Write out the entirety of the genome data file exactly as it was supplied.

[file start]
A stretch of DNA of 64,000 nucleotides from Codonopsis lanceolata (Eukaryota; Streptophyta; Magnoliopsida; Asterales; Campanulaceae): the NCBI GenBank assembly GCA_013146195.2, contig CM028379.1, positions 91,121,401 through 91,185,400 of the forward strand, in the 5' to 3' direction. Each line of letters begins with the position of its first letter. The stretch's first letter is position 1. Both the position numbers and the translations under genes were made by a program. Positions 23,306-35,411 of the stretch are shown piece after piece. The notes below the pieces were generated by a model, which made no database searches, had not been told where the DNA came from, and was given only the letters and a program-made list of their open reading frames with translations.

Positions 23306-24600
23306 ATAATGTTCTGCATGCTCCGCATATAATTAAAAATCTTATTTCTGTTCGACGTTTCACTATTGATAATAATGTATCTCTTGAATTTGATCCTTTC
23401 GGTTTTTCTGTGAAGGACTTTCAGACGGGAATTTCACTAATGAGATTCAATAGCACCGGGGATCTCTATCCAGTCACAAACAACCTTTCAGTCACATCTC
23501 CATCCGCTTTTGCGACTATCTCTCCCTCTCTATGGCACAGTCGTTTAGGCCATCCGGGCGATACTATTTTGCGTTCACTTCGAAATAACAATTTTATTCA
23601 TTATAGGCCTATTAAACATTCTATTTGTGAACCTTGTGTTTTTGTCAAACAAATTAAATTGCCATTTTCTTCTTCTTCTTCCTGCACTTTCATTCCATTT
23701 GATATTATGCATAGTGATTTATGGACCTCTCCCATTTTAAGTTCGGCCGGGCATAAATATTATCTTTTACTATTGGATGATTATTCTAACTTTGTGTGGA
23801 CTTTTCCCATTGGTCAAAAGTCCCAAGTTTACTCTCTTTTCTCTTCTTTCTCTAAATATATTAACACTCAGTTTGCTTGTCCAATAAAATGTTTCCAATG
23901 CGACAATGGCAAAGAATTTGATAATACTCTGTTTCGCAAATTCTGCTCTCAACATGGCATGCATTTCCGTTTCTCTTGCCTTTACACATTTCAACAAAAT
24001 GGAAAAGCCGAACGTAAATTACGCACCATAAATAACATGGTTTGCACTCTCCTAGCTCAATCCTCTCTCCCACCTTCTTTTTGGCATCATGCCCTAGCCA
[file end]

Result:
A stretch of DNA of 64,000 nucleotides from Codonopsis lanceolata (Eukaryota; Streptophyta; Magnoliopsida; Asterales; Campanulaceae): the NCBI GenBank assembly GCA_013146195.2, contig CM028379.1, positions 91,121,401 through 91,185,400 of the forward strand, in the 5' to 3' direction. Each line of letters begins with the position of its first letter. The stretch's first letter is position 1. Both the position numbers and the translations under genes were made by a program. Positions 23,306-35,411 of the stretch are shown piece after piece. The notes below the pieces were generated by a model, which made no database searches, had not been told where the DNA came from, and was given only the letters and a program-made list of their open reading frames with translations.

Positions 23306-24600
23306 ATAATGTTCTGCATGCTCCGCATATAATTAAAAATCTTATTTCTGTTCGACGTTTCACTATTGATAATAATGTATCTCTTGAATTTGATCCTTTC
23401 GGTTTTTCTGTGAAGGACTTTCAGACGGGAATTTCACTAATGAGATTCAATAGCACCGGGGATCTCTATCCAGTCACAAACAACCTTTCAGTCACATCTC
23501 CATCCGCTTTTGCGACTATCTCTCCCTCTCTATGGCACAGTCGTTTAGGCCATCCGGGCGATACTATTTTGCGTTCACTTCGAAATAACAATTTTATTCA
23601 TTATAGGCCTATTAAACATTCTATTTGTGAACCTTGTGTTTTTGTCAAACAAATTAAATTGCCATTTTCTTCTTCTTCTTCCTGCACTTTCATTCCATTT
23701 GATATTATGCATAGTGATTTATGGACCTCTCCCATTTTAAGTTCGGCCGGGCATAAATATTATCTTTTACTATTGGATGATTATTCTAACTTTGTGTGGA
23801 CTTTTCCCATTGGTCAAAAGTCCCAAGTTTACTCTCTTTTCTCTTCTTTCTCTAAATATATTAACACTCAGTTTGCTTGTCCAATAAAATGTTTCCAATG
23901 CGACAATGGCAAAGAATTTGATAATACTCTGTTTCGCAAATTCTGCTCTCAACATGGCATGCATTTCCGTTTCTCTTGCCTTTACACATTTCAACAAAAT
24001 GGAAAAGCCGAACGTAAATTACGCACCATAAATAACATGGTTTGCACTCTCCTAGCTCAATCCTCTCTCCCACCTTCTTTTTGGCATCATGCCCTAGCCA